The rain poured as we took the train to Gatwick Airport to pick up our car in which we would road trip all around the UK. Excited to see a bit of the country side, I waited as Liam sussed out the details. Lacking experience driving on the left I was going to be in the passenger seat taking in all the sights. We were going to be driving to St Austell, a small town located in Cornwall. Most don’t venture down south until the weather is warmer but I connected with a photographer friend and it worked out to meet up.
The drive was ordinary, traffic along the motorway and sheep here and there, and then something we didn’t expect: stuck in gridlock we look around and there it is. Stonehenge. Just on our right hand side casually 200 meters from the road. Originally we had planned to go but after seeing it from the highway while in traffic for 30 minutes we felt that was all we needed.
We made it to Cornwall that night and our B&B host told us about a place to grab a bite along the water. Our GPS set to navigate us to the cafe, we drive down a windy road. We start to get a bit uneasy (reminding us of New Zealand when we ended up in a deserted national park) as the road began to narrow and descend steeply and it was getting dark. We continued with caution down the windy road hoping to find a town. We come to a small cul de sac and can see in between two old style inns the water lapping against the beach and a small Cornish flag flying in the breeze off the breakwall. The Rashleigh Inn — a converted boathouse with a cozy ambiance, firelit dining room and a calico cat to welcome us, we sample a local beer and enjoy the evening.
Few days later I met up with the photographer, Manny and we planned to shoot swimwear for his friend’s clothing label. The plan was to drive to Porthowan beach. It seemed quiet and sunny when we made our way to the hidden beach, but the wind made it near impossible to stand near the ocean – cars parked nearby had sand built half way up their tires! So we headed back to his place to try an shoot against the simple backdrop of a garage wall. We got some great photos – you would never know these photos were taken in 30 degree (F) temperatures and gale force winds.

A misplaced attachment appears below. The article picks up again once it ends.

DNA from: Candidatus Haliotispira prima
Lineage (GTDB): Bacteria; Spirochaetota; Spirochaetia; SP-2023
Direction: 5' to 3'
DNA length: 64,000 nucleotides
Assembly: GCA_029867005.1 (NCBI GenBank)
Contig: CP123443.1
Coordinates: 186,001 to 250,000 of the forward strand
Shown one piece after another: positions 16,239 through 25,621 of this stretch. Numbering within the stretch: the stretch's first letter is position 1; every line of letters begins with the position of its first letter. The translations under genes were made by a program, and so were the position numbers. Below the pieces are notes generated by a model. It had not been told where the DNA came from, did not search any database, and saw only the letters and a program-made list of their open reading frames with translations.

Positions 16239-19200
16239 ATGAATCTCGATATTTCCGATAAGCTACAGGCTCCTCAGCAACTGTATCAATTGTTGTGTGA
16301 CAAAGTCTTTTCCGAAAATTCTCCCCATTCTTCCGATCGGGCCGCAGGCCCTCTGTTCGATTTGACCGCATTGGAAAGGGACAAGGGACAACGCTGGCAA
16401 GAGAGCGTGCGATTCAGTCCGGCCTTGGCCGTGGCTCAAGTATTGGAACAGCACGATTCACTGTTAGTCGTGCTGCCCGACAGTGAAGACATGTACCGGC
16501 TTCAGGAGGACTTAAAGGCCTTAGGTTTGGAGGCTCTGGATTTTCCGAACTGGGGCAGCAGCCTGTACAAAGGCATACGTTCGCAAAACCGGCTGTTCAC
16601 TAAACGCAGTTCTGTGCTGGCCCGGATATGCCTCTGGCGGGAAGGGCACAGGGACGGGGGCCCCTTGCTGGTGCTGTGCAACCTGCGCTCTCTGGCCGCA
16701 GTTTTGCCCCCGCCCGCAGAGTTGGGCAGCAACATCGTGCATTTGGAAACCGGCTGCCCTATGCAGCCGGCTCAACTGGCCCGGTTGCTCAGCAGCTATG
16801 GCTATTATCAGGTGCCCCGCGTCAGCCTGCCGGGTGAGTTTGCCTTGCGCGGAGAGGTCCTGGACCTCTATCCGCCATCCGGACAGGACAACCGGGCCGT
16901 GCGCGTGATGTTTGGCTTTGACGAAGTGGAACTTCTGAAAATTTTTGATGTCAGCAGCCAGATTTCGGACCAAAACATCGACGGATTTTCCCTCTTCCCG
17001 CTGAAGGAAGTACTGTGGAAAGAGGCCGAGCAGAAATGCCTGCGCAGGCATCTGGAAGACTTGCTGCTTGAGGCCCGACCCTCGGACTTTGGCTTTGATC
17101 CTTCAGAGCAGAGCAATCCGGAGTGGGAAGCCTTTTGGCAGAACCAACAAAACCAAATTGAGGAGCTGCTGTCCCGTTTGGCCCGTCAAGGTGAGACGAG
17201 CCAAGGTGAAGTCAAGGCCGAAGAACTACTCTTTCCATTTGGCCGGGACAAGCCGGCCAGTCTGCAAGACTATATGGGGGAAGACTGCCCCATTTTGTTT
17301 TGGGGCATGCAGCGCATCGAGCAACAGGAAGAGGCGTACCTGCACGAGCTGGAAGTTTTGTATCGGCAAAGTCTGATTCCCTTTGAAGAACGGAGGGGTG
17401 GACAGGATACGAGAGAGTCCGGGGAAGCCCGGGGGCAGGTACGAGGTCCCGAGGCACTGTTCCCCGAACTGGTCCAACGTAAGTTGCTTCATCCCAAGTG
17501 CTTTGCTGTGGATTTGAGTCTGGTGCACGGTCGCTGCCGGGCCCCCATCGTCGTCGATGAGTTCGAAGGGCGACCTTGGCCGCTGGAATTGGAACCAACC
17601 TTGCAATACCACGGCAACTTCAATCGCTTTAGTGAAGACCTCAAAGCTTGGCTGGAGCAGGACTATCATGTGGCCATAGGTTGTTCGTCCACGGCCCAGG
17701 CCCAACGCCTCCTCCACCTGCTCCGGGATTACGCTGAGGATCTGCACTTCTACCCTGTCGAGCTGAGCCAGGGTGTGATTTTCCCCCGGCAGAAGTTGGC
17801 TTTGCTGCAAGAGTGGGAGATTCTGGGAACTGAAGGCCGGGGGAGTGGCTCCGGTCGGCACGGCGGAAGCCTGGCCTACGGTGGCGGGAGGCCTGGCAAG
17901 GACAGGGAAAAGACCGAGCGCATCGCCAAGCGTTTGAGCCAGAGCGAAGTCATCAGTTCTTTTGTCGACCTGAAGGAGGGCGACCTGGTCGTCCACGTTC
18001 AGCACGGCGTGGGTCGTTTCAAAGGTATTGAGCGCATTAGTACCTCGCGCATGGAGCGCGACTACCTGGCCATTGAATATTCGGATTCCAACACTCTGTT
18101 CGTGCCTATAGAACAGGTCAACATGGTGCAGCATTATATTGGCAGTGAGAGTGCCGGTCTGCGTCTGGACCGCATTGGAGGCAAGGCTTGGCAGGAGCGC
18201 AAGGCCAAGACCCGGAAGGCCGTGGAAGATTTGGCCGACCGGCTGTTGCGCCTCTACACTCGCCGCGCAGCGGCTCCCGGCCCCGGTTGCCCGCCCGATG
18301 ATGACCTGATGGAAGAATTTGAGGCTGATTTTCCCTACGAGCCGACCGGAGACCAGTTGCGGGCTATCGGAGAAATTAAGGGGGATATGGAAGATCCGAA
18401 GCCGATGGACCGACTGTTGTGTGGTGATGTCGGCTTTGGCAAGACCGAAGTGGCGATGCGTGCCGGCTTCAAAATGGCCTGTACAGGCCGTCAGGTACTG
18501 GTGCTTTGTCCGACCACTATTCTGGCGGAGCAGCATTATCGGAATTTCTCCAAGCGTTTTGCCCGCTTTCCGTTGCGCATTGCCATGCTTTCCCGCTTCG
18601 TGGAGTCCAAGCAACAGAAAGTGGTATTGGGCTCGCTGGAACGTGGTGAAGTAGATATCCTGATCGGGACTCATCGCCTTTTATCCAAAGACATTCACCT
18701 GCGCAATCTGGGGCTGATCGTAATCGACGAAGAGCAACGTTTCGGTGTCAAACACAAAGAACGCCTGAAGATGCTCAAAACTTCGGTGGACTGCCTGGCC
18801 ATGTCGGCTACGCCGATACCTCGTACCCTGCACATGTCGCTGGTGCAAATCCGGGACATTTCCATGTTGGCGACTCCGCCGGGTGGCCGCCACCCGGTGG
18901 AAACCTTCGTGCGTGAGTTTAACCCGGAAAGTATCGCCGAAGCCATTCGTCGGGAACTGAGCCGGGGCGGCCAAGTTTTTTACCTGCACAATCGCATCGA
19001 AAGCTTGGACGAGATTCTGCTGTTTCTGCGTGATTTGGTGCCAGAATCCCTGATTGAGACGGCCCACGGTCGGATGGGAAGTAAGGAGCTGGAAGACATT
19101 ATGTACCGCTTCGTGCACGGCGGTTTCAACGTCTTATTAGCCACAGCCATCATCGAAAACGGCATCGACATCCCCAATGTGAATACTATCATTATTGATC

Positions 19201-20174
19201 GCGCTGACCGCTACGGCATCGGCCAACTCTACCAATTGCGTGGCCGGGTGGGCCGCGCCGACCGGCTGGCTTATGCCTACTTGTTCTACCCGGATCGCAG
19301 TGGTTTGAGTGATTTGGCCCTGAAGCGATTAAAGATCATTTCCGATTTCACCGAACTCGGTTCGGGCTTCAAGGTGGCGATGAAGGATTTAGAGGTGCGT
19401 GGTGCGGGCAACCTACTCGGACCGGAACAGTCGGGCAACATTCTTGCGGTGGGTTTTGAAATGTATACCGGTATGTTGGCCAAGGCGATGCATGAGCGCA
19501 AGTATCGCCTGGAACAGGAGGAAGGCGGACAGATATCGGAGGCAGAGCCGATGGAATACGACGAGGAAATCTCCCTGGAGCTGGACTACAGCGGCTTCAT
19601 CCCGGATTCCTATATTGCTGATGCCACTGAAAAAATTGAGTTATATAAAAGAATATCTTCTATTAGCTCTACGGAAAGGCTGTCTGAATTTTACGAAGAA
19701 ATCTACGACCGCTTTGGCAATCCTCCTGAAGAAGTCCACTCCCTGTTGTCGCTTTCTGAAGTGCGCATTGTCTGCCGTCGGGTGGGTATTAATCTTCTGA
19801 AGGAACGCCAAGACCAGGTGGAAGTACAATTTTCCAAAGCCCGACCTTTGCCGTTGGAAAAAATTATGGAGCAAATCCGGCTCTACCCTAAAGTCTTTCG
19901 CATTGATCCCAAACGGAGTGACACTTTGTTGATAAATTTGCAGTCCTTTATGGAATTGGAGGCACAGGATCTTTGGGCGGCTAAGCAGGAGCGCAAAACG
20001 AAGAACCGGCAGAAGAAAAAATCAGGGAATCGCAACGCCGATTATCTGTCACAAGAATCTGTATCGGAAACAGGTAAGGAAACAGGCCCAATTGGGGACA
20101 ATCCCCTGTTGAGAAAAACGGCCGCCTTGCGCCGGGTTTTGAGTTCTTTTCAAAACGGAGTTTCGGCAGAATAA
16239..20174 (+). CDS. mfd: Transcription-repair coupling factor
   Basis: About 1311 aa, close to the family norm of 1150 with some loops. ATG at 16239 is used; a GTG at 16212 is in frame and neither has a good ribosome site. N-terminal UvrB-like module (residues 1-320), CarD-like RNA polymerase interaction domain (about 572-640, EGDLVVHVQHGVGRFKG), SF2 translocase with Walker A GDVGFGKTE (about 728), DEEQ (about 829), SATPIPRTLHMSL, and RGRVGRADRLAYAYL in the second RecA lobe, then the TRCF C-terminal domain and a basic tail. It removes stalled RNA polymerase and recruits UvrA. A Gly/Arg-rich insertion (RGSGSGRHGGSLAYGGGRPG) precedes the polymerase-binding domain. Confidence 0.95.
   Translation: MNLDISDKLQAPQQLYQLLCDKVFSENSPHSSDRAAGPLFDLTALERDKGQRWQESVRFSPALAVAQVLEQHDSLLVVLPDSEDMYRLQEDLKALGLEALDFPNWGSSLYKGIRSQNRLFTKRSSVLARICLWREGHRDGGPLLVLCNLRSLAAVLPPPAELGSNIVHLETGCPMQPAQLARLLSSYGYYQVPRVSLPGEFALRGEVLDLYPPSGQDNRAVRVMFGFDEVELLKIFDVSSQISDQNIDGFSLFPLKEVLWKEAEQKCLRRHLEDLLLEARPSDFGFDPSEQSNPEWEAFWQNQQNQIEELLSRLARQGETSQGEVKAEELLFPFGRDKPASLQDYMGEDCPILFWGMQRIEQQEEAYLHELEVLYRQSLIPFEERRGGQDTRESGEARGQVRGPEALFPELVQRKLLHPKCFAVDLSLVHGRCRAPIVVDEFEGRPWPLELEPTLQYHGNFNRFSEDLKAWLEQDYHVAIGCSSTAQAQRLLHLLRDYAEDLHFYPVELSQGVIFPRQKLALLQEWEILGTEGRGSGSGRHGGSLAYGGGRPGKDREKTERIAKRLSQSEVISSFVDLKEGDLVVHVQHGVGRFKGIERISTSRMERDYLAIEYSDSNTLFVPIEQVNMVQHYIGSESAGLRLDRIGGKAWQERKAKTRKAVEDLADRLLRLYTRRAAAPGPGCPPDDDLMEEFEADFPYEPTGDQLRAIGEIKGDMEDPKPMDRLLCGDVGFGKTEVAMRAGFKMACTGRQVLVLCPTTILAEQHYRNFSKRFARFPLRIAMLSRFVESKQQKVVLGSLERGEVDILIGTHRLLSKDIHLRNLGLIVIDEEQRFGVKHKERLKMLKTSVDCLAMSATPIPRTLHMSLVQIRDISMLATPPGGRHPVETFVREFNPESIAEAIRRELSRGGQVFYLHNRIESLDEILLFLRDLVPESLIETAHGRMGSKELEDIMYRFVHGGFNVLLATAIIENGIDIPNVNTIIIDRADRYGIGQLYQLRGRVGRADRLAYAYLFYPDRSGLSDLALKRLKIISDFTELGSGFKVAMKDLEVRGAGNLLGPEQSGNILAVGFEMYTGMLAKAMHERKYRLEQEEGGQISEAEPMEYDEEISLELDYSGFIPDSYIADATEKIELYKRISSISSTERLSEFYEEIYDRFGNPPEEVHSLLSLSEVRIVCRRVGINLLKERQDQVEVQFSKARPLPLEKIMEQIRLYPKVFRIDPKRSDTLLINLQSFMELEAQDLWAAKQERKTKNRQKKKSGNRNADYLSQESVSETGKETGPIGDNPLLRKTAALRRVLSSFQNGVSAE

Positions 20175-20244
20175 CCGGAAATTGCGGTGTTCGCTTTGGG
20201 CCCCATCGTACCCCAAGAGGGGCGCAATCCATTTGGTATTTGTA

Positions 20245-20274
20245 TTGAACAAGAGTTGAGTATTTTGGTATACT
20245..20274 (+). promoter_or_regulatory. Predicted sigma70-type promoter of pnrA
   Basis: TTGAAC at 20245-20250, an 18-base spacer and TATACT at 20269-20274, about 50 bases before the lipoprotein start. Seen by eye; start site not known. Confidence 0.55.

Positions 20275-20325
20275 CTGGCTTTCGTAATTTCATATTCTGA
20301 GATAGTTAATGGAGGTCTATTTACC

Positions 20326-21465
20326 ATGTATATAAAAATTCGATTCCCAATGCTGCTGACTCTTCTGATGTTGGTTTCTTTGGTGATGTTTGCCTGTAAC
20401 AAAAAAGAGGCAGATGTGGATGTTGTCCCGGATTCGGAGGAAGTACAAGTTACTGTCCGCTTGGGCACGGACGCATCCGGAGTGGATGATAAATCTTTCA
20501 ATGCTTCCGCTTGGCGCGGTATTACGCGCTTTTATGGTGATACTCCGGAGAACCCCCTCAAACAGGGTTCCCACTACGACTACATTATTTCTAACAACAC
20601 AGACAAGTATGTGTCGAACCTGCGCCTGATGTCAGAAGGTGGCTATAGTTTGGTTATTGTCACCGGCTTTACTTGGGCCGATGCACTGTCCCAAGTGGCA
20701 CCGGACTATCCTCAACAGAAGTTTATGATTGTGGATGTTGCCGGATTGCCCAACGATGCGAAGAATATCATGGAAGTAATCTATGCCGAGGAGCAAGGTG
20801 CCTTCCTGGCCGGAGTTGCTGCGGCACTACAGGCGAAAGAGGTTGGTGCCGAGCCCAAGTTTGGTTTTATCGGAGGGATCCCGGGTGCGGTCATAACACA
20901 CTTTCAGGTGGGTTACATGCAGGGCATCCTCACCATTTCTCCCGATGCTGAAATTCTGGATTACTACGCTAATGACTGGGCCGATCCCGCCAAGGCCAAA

Nevertheless we pulled through, defrosted and headed to Bath; home to a natural hot spring on which a Roman Bath complex was constructed and can be seen to this day. Touring the site, you truly feel like you can picture the Romans gathering at the baths for a luxurious afternoon.
To get more familiar with the area formerly known as Aquae Salis, we joined a walking tour. Passing where Jane Austen lived, learning why acorns are found on some buildings, and trying award winning Cornish Pastys, this little town is a delight. We went to check out the Bath Fashion Museum – showcasing European trends and wardrobe through the decades from the 18th century up to more present day designs by the famous Lagerfeld, McQueen, Gaultier, Pugh and YSL. I even indulged and tried on some traditional Victorian garb.
Another overcast morning and we were happy to be able to spend it at the Thermae Spa. The Minerva whirlpool, aroma steam rooms, and roof top pools were all amazing – the water is heated utilizing the natural hot springs beneath. The steam rooms were my favorite, scents for all different kinds of moods. Feeling a bit under the weather you could enjoy Menthal, feeling lethargic we could get a energy boost with lemon, or a reminder of spring, with Lavender. We ended our morning rejuvenation with a healthy, protein filled lunch before heading onwards.
Feeling revitalized and ready to continue the journey we headed north to the birthplace of William Shakespeare, Stratford Upon Avon. A small town evidently proud of Shakespeare’s contribution to literature – every corner or street has some interesting fact about him. The town is packed. People travel near and far to visit the place and I’m reminded of my high school humanities class seeing quotes and passages from plays like Romeo and Juliet, Taming of the Shrew and Hamlet. You have the chance to walk through Shakespeare’s actual home, see his bedroom and a recreation of his fathers glove making business.
Not far from Stratford is Warwick, Britain’s most intact medieval Castle, now turned amusement park. We watched a jousting tournament, a trebuchet in action, a hawking display, tried our hands at archery and toured the castle. I was moments away from buying a crown – if only I didn’t have to carry it around the remainder next few months while traveling.
Next up: Ireland